Before diving into the usual questions of whether a policyholder fulfilled the conditions of a protection and indemnity (P&I) policy or whether it avoided the policy's exclusions, it is paramount that any coverage analysis begins with discovering the operative facts regarding the relationship between the insured, the accident, and a vessel.
In Naquin v. Elevating Boats, LLC, 2016 U.S. App. LEXIS 5329 (5th Cir. La. Mar. 22, 2016), the Fifth Circuit Court of Appeals reaffirmed a 45-year-old prerequisite for coverage under standard-wording P&I policies: a casualty or occurrence must arise out of the insured's conduct "as owner of the vessel" before coverage can attach.
Naquin was injured when the shipyard land-based crane on which he was working toppled over from its base. He sustained broken left and right feet and an abdominal hernia when he jumped from the crane as it was falling. In a previous decision, the Fifth Circuit upheld the district court findings that Naquin was a Jones Act seaman1 and, more importantly for this case, the crane owner acted negligently in failing to provide a reasonably safe place to work and work equipment. Specifically, the crane owner was the party responsible for welding the crane to its base, and the weld was found to be defective and the direct cause of Naquin's injuries. Elevating Boats (EB) was the crane owner and the party found liable for Naquin's injuries.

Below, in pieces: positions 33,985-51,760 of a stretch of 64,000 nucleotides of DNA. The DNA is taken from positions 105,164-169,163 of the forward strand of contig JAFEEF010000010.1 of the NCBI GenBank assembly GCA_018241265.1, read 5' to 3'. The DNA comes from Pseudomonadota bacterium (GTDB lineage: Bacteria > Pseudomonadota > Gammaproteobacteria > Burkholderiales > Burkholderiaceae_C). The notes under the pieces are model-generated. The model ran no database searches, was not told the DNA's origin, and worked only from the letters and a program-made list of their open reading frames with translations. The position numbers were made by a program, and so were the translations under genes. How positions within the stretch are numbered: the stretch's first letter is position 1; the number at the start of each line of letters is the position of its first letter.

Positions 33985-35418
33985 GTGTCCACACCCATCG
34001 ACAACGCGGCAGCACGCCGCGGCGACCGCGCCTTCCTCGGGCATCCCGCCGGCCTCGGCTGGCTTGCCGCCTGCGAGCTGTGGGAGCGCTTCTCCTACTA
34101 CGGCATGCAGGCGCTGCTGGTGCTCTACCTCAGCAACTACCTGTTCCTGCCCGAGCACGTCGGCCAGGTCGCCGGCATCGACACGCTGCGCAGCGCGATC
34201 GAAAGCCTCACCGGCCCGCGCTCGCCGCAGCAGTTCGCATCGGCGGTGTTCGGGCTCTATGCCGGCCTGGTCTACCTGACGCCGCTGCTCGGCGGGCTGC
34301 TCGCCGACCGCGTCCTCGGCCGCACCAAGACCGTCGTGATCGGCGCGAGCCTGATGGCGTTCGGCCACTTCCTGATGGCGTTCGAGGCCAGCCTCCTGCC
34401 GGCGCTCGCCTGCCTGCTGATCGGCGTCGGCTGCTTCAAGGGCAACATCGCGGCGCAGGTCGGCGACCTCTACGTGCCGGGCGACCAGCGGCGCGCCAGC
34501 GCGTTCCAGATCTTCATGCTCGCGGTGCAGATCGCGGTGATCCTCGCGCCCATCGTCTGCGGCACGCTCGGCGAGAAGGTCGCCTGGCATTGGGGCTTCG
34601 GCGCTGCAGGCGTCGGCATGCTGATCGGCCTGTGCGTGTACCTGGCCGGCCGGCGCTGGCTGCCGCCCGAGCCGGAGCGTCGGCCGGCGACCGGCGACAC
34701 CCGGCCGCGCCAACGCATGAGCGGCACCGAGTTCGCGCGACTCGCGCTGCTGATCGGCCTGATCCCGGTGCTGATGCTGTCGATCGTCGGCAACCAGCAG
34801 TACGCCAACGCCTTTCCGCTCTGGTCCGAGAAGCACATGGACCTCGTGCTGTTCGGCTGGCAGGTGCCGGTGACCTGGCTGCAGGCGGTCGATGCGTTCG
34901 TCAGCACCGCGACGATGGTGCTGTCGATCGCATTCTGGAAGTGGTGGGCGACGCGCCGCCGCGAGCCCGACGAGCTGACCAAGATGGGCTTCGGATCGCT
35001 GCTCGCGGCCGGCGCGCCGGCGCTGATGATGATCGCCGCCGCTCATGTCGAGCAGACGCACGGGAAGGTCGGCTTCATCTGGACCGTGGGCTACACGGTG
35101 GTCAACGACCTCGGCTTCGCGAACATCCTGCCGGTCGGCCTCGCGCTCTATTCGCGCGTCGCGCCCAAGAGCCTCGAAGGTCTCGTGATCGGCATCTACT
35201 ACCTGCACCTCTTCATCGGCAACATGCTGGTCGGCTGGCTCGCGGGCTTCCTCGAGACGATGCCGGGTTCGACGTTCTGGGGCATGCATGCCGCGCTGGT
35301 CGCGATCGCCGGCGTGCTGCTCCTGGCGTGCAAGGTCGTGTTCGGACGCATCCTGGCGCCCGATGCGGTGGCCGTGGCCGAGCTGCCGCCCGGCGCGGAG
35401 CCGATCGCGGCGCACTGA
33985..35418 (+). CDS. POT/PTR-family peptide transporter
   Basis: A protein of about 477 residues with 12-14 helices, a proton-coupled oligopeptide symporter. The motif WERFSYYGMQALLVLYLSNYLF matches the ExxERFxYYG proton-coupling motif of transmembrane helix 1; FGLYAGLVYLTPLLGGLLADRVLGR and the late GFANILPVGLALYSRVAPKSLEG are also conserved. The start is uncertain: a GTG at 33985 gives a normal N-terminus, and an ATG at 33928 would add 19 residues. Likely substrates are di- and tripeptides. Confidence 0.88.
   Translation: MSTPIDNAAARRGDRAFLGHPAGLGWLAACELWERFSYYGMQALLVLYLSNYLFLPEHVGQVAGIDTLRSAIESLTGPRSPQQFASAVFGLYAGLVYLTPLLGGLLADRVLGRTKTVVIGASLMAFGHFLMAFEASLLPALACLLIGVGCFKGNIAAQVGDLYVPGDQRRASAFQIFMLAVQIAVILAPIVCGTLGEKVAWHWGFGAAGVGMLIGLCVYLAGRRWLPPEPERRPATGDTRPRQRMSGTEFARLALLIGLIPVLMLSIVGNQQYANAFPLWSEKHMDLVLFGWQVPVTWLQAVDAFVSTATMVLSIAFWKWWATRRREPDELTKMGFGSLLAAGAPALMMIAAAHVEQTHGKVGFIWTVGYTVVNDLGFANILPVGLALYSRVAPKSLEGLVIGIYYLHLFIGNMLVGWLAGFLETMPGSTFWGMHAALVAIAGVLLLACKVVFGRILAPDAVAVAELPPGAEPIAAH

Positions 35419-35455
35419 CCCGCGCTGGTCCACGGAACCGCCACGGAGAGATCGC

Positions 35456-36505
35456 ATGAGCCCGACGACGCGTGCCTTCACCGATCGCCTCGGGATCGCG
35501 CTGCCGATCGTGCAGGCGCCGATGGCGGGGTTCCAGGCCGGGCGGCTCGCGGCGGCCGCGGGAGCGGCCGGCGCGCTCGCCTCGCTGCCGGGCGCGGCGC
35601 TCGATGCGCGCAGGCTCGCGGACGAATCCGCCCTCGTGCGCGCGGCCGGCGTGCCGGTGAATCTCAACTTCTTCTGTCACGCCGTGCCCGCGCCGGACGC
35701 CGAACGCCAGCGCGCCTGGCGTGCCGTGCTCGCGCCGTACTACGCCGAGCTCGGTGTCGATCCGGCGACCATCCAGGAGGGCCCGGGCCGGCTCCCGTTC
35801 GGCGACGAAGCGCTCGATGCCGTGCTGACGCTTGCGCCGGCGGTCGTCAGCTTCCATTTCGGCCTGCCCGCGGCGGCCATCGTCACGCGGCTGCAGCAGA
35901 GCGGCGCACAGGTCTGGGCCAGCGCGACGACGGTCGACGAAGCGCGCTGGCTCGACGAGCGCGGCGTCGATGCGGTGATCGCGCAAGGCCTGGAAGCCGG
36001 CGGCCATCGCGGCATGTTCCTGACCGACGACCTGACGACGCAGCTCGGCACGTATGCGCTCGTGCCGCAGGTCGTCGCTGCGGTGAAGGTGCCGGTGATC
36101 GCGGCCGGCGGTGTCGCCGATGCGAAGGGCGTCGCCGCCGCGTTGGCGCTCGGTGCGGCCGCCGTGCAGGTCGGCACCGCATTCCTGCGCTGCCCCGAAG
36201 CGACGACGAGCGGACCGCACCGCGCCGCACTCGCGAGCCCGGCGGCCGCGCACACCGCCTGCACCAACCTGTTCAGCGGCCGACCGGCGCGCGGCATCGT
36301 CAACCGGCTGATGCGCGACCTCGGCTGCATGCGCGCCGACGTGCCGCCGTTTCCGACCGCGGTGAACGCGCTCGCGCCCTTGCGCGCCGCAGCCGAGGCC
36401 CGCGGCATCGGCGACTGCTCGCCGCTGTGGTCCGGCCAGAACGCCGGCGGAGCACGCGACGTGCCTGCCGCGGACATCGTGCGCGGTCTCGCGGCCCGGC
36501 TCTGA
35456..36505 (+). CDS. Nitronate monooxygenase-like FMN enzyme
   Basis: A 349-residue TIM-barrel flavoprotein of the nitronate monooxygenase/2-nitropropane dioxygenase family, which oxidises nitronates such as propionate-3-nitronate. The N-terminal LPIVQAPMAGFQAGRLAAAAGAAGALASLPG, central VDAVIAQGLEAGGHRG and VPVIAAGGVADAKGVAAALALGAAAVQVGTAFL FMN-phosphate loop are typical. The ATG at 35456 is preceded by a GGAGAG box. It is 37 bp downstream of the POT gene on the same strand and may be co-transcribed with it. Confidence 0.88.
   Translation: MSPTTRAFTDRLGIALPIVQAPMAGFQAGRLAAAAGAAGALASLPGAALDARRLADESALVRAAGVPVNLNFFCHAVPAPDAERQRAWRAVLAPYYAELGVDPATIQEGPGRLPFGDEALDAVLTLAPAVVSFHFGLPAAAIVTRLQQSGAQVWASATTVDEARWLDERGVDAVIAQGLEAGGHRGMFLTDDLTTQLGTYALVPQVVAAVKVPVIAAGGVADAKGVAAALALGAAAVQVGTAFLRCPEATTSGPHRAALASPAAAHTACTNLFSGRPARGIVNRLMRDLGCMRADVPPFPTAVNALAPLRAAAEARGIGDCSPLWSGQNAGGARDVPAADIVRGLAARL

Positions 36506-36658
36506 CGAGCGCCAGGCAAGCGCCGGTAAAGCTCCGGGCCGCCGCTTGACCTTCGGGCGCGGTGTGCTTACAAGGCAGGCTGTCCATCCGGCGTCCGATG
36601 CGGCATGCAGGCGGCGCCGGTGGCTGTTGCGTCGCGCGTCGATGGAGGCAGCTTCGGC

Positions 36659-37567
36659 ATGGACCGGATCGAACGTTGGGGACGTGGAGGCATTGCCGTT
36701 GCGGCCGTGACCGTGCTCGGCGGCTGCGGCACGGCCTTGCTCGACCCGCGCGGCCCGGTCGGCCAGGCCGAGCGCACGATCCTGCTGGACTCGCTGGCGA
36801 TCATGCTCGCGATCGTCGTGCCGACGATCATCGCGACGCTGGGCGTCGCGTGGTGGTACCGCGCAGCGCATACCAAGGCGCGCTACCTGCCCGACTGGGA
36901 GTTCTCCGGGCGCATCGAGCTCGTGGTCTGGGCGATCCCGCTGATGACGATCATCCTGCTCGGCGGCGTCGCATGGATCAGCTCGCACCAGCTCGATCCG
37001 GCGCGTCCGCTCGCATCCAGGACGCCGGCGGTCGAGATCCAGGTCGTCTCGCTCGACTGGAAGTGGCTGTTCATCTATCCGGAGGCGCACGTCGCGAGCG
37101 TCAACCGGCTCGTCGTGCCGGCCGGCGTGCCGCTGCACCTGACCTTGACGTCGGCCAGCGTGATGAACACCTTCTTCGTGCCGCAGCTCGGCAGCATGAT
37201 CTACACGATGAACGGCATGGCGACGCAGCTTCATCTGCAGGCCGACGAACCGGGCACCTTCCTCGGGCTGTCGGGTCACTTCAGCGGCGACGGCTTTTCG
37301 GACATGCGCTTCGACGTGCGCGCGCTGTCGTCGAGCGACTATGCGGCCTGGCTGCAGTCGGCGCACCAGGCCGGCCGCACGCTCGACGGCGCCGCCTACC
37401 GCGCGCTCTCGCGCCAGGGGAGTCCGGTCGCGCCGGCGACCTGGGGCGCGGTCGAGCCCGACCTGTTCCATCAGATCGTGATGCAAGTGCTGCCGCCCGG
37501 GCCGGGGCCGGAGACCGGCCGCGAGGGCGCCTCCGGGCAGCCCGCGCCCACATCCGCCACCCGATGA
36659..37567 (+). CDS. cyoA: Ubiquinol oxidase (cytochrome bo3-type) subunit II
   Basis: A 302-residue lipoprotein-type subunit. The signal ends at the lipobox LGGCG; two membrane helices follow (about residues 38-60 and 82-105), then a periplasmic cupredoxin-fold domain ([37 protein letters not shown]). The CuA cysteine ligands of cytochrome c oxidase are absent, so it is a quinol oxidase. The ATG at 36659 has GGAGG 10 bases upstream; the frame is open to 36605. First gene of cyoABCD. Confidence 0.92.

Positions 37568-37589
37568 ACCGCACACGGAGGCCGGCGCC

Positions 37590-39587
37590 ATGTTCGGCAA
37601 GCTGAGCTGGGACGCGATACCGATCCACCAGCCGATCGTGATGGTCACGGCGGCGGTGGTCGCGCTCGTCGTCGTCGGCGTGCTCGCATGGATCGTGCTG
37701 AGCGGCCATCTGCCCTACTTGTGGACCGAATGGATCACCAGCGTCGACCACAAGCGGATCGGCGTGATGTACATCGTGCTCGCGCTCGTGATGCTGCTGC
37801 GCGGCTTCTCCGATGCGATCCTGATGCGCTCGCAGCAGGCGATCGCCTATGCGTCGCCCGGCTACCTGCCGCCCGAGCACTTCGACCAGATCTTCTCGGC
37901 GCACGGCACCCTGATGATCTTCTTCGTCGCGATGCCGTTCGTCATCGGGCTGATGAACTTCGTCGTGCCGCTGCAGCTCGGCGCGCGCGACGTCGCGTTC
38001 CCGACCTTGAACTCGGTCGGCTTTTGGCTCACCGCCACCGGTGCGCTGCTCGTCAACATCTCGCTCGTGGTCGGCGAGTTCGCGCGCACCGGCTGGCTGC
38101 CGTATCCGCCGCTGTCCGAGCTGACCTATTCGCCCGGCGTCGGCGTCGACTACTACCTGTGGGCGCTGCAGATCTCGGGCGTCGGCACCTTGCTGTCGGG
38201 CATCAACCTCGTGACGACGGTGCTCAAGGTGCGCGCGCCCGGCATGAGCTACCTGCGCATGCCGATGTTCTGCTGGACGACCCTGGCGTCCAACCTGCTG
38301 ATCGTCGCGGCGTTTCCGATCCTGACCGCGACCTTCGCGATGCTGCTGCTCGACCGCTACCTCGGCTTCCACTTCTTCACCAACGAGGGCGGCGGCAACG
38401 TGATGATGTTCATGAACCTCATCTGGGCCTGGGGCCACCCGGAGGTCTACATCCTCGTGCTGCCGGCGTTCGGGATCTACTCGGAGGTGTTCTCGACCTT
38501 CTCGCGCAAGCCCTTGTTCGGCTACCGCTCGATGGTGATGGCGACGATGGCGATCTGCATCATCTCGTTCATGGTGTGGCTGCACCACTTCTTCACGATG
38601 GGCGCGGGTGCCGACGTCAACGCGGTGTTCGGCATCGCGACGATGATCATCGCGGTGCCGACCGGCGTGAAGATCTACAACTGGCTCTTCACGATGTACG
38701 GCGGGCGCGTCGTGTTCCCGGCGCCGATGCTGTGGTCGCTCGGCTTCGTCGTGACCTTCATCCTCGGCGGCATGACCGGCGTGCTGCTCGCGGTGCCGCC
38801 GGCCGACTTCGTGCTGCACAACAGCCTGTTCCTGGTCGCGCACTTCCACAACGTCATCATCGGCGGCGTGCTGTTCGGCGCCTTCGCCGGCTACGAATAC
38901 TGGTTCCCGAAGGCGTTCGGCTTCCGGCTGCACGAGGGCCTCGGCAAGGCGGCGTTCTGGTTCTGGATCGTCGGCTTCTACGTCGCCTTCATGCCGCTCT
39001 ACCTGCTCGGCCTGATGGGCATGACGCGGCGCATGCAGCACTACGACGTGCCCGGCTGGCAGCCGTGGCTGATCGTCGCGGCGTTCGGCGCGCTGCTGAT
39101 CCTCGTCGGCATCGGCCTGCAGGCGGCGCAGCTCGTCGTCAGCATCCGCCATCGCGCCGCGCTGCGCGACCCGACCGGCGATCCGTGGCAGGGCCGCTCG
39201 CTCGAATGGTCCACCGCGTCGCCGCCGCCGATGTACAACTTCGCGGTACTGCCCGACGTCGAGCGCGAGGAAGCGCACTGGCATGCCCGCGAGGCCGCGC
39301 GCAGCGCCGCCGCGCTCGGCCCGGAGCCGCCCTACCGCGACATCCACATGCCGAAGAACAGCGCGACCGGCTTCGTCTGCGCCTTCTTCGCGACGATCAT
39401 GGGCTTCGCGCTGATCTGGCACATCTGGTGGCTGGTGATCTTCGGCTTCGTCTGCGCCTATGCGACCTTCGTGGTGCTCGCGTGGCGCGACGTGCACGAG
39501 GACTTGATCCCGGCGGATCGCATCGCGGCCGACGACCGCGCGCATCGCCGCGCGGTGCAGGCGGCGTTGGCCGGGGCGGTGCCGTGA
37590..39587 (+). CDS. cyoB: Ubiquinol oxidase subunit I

EB sued its P&I insurer, State National Insurance Company (SNIC), for denying coverage for Naquin's accident. SNIC filed for summary judgment against all of EB's claims, arguing that coverage under its P&I policy did not extend to Naquin's land-based incident. Standard wording P&I policies, including the P&I policy at issue in this dispute, describe their indemnity coverage as the following.
Subject to all exclusions and other terms of this Policy, the Underwriters agree to indemnify the Assured for any sums which the Assured, as owner of the Vessel, shall have become liable to pay, and shall have paid in respect of any casualty or occurrence during the currency of the Policy, but only in consequence of any other matters set forth hereunder….
The insurer argued the "as owner of the Vessel" wording controlled what type of claims this policy could be liable for and that Naquin's land-based incident did not qualify. EB argued the "in respect of any casualty or occurrence" language provided a broad blanket of coverage that would include Naquin's accident. The district court and the Fifth Circuit sided with the insurer.
The Fifth Circuit held that EB's reading of the coverage language was too narrow and that, when read as a whole (a Texas and Louisiana rule of interpreting insurance policies), the policy must give meaning to both "as owner of the vessel" and "any casualty or occurrence" language. "The only way to give meaning to both provisions of the Policy is to construe the Policy as limiting coverage to 'any casualty or occurrence' which arises out of [EB]'s conduct 'as owner of the Vessel.'" The court ultimately held that Naquin's incident did not arise out of EB's conduct as owner of any vessel. The crane that toppled over was not in close proximity to a vessel, and a vessel did not cause the crane to fall. As such, a P&I policy was not the proper vehicle for obtaining coverage for Naquin's accident, and the insurer properly denied coverage.